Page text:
January 30 2018
Kelly Johnston, Senior Communications Specialist
Cumming School of Medicine, University of Calgary
2500 University Dr. NW
Re: Stroke Poster
Dear Kelly Johnston:
We have a few concerns and a lot of excitement regarding poster in the Calgary Airport featuring a program that, we understand, includes your involvement. The “How do we increase the chances of walking away from a stroke?” poster outlines a significant study that would be of great value to our profession.
The Alberta Paramedic Association (APA), is a representative society working throughout this province in an organized and strategic manner to enhance the skills, knowledge and wellness of the practitioners, while promoting an understanding of the profession to the public.
With consideration to the advocacy aspect of our role, we were greatly disappointed to have our profession relegated to being “ambulance drivers” on the University of Calgary poster. Each member of our profession has worked hard to develop an expertise and skill set dedicated to the health care profession. In addition, they make extended daily sacrifices– time away from their families and impacts on their lifestyles – to perform this essential work on extreme schedules. To imply the entire skillset is based on “driving” is extremely derogatory and diminishes the profession. We would be more than happy to publicize an apology to those in the profession regarding this misnomer, as the poster has recently been published on Facebook and significant displeasure is being generated.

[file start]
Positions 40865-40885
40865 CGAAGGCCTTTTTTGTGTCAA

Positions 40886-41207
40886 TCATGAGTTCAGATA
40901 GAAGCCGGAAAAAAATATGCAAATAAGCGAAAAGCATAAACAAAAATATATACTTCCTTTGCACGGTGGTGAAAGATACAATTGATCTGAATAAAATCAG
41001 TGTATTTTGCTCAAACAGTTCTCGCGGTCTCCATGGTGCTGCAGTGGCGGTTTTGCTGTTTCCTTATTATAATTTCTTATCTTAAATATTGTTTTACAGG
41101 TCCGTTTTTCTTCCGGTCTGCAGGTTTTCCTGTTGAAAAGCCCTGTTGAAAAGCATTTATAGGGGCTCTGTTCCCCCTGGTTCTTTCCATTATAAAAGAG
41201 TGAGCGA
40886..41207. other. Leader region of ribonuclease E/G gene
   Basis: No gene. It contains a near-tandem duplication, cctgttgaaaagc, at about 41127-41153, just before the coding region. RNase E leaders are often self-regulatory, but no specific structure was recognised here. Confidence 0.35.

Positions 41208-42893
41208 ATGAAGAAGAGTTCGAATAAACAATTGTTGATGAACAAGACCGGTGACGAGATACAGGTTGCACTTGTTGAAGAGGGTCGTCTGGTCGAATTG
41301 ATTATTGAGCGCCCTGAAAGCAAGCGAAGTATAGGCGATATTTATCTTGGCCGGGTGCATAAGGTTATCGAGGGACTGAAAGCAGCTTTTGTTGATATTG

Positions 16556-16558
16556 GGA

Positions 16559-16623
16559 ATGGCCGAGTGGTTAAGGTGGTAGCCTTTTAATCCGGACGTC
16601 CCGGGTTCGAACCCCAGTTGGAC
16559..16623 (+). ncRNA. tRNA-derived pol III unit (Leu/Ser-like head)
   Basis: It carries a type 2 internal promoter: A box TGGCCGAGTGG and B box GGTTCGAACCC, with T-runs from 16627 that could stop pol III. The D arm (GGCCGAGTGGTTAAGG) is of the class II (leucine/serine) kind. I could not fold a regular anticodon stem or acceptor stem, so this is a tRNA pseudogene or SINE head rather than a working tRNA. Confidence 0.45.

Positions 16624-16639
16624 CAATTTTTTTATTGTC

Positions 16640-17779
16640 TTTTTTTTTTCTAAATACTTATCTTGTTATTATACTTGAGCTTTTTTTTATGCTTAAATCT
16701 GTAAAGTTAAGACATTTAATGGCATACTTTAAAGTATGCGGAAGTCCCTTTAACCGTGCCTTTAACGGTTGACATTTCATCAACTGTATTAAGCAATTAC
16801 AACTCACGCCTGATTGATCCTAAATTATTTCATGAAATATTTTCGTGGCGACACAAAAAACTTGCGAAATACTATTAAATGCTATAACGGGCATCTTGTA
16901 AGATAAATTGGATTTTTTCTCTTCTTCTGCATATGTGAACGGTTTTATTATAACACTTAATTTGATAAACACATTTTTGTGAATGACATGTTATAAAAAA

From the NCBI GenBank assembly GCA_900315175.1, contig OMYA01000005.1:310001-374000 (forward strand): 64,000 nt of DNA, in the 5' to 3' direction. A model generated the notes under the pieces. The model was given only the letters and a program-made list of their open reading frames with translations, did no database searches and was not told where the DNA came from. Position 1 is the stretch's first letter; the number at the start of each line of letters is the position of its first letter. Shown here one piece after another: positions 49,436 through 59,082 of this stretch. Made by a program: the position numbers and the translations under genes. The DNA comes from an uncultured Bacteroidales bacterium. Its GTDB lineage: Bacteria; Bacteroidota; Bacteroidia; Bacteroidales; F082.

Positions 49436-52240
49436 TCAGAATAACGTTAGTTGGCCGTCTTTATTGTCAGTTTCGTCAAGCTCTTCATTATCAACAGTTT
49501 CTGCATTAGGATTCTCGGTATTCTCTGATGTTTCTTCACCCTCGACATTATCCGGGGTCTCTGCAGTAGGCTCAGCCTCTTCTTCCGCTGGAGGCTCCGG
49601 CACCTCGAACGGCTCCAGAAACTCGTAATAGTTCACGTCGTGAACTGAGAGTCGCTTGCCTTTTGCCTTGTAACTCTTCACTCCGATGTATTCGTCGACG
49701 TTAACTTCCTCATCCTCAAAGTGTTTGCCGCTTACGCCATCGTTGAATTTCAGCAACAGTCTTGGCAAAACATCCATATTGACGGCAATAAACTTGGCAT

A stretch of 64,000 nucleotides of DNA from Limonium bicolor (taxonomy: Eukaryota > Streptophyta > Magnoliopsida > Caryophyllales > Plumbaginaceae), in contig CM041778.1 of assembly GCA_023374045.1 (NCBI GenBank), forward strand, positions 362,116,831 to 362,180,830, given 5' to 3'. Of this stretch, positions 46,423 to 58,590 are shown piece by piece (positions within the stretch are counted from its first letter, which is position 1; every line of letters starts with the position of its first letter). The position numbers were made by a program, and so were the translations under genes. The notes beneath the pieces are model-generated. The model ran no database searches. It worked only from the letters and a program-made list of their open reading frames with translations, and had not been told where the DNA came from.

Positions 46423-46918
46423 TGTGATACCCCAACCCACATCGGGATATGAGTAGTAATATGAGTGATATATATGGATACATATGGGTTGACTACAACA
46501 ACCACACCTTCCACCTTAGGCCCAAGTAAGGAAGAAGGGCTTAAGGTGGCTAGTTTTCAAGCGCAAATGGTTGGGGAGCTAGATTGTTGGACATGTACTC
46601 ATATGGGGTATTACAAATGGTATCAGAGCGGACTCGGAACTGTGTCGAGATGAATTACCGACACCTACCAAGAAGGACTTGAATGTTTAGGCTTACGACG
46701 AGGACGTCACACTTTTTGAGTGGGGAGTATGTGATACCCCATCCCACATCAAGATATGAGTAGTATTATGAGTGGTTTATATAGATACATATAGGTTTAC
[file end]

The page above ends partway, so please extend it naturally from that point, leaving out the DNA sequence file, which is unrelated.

Despite, the downgrading of our profession within the study information, it is recognized the value results of such learnings can have across the health industry in the province. Having identified the role of paramedics within the prognosis of those who suffer a stroke demonstrates a potential change or improvement to our practice. In the future, the Association would be supportive of working with organizers of such academic initiatives where it has implications on the paramedic profession. Be it for language verification or support of research criteria.
While we appreciate the intent of the poster and the study, it was a significant misstep to refer to those in the paramedic profession as “ambulance drivers” and we hope you will see the benefit of respecting the profession with a removal of the poster and a public apology.
If we as an Association can be of assistance in this or other matters related to our profession, we hope you will reach out at firstname.lastname@example.org or 780-904-3619 and perhaps, such inadvertent misunderstandings can be avoided in the future.
Thank you for your attention to this matter.
Dusty Myshrall, ACP, Flight Paramedic
December 13 2017
Re: Professional Liability Insurance Clarification